YOUNGKINGS GET THEIR HEAD CUT OFF: Jay-Z on Jean-Michel Basquiat’s Charles The First
From Jay-Z’s DECODED:
He was hip-hop when hip-hop was still in its cradle: If you look at the video for Blondie’s “Rapture,” the first rap song (using the word rap loosely to play on MTV, you see Basquiat, young, skinny, standing in front of a set of turntables while Debbie Harry struts by. He played Spoonie Gee records at gallery openings.
…his technique…feels like hip-hop in the way it combined different traditions and techniques to create something new. He brought together elements of street art and European old masters. He combined painting and writing. He combined icons from Christianity and Santeria and voodoo. He turned boxers and jazz musicians into kings with golden crowns. And on top of all that mixing and matching he added his own genius, which transformed the work into something completely fresh and original. The paintings don’t just sit on my walls, they move like crazy.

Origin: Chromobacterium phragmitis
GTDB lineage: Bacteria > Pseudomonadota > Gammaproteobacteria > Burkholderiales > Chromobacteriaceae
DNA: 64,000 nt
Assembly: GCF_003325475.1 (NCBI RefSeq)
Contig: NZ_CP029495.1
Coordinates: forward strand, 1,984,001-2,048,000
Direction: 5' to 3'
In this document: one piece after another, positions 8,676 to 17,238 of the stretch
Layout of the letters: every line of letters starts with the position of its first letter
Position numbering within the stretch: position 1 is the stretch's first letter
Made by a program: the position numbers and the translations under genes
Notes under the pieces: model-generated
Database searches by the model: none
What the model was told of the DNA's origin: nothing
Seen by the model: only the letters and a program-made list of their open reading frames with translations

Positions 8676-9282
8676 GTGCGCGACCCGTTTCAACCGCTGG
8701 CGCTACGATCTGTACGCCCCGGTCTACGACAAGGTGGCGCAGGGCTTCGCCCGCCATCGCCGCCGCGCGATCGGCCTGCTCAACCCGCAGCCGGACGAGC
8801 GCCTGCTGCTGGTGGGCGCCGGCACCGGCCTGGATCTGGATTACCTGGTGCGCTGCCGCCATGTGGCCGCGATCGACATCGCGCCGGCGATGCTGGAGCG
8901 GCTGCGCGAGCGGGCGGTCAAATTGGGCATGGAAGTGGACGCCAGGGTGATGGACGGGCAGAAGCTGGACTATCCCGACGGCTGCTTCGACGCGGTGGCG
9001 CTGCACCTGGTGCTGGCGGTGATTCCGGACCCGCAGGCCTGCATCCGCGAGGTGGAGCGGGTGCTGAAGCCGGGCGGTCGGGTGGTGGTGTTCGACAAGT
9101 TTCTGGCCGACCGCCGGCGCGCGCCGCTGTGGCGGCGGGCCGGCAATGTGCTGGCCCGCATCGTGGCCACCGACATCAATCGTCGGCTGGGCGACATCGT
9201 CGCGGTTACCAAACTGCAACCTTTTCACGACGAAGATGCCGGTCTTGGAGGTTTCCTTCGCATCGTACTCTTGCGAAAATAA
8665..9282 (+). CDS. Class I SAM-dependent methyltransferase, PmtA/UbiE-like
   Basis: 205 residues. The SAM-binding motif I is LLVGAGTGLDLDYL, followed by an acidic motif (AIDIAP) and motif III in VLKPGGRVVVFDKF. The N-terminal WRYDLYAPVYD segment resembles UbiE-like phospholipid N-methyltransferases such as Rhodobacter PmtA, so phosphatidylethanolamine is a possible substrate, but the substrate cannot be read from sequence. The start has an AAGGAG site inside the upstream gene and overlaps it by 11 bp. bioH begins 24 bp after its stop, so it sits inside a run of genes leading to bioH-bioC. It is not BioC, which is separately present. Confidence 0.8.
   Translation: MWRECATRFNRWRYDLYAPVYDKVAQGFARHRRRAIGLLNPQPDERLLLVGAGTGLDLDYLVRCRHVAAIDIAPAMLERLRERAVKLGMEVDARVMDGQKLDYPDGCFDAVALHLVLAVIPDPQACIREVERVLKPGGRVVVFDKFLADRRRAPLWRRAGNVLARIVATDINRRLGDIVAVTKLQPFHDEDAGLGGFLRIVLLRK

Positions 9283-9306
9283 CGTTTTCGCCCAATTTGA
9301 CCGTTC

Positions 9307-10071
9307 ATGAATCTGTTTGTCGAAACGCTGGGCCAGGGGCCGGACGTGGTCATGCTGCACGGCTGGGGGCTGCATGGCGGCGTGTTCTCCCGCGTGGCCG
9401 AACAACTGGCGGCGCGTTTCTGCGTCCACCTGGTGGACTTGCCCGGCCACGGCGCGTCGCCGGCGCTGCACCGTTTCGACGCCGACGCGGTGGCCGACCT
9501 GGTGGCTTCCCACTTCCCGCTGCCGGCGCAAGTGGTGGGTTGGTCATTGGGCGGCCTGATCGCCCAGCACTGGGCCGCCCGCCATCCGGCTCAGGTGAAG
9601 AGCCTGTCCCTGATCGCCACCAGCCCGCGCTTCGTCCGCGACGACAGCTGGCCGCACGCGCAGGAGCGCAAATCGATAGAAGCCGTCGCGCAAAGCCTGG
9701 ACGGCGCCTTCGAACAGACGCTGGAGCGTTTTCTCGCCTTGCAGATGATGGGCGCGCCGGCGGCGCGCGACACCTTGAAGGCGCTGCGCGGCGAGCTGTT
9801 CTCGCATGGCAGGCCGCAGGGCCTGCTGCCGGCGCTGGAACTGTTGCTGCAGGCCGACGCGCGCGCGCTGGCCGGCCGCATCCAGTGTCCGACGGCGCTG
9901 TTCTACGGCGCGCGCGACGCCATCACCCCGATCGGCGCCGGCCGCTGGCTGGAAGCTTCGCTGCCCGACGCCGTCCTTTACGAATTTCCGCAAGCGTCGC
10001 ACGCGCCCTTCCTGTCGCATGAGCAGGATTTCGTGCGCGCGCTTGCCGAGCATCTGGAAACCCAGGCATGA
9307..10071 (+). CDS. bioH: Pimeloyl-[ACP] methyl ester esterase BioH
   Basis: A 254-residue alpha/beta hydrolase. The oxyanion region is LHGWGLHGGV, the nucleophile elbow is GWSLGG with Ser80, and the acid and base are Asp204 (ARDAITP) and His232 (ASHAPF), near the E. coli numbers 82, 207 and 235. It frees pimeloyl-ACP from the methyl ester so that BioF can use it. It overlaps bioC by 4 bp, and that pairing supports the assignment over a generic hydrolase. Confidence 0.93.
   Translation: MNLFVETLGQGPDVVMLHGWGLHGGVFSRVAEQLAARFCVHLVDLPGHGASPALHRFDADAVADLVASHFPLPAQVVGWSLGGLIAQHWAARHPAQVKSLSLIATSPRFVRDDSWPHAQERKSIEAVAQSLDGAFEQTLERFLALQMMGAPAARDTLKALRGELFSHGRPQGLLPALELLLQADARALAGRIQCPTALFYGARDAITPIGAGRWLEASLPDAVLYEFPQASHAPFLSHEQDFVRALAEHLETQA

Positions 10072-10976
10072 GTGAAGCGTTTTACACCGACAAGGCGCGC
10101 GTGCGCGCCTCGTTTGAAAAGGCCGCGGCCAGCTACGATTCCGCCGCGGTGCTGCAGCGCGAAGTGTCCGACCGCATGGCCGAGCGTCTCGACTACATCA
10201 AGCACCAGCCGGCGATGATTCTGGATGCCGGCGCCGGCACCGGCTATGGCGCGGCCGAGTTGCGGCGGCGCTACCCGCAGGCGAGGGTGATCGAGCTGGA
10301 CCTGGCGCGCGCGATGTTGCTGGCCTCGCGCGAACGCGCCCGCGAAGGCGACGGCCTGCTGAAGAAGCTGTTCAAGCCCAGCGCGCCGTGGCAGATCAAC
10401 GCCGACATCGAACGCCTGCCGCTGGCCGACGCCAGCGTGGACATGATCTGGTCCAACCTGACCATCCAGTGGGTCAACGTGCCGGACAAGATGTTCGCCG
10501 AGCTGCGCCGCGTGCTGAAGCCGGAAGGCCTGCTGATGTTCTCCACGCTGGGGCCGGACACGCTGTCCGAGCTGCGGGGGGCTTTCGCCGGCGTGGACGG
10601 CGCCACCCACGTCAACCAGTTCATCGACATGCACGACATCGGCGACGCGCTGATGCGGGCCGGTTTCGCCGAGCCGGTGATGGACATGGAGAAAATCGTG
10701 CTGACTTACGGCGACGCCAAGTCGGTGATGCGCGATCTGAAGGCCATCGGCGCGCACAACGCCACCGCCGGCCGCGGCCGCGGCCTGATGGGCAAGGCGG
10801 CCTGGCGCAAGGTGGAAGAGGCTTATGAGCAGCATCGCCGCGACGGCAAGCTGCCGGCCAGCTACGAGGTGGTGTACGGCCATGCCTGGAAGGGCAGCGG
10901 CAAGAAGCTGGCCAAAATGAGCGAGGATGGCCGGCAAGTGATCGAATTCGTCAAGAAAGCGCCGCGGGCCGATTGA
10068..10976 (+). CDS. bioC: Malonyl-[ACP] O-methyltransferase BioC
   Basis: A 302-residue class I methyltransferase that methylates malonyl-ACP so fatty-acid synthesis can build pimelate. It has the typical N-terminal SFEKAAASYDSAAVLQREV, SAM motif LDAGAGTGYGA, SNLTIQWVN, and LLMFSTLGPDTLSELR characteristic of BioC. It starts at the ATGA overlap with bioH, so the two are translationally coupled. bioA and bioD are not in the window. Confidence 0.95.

One Basquiat print I own is called Charles the First—it’s about Charlie Parker, the jazz pioneer who died young of a heroin overdose, like Basquiat. In the corner of the painting are the words, MOST
YOUNGKINGS GET THEIR HEAD CUT OFF….I read it as a statement about what happens when you achieve a certain position. You become a target. People want to take your head, your crown, your title. They want to emasculate you…
…When Basquiat painted Charles the First he was only twenty-two. People always wanted to stick Basquiat in some camp or another, to paste on some label that would be stable and make it easy to treat him like a commodity. But he was elusive. His eye was always on a bigger picture…
One critic said about Basquiat that the boys in his paintings didn’t grow up to be men, they grew up to be corpses, skeletons, and ghosts. Maybe that’s the curse of being young, black, and gifted in America….I’m trying to rewrite the old script, but Basquiat’s painting sits on my wall like a warning.
Some of the best art writing I’ve come across in a while, and terrific book design, too.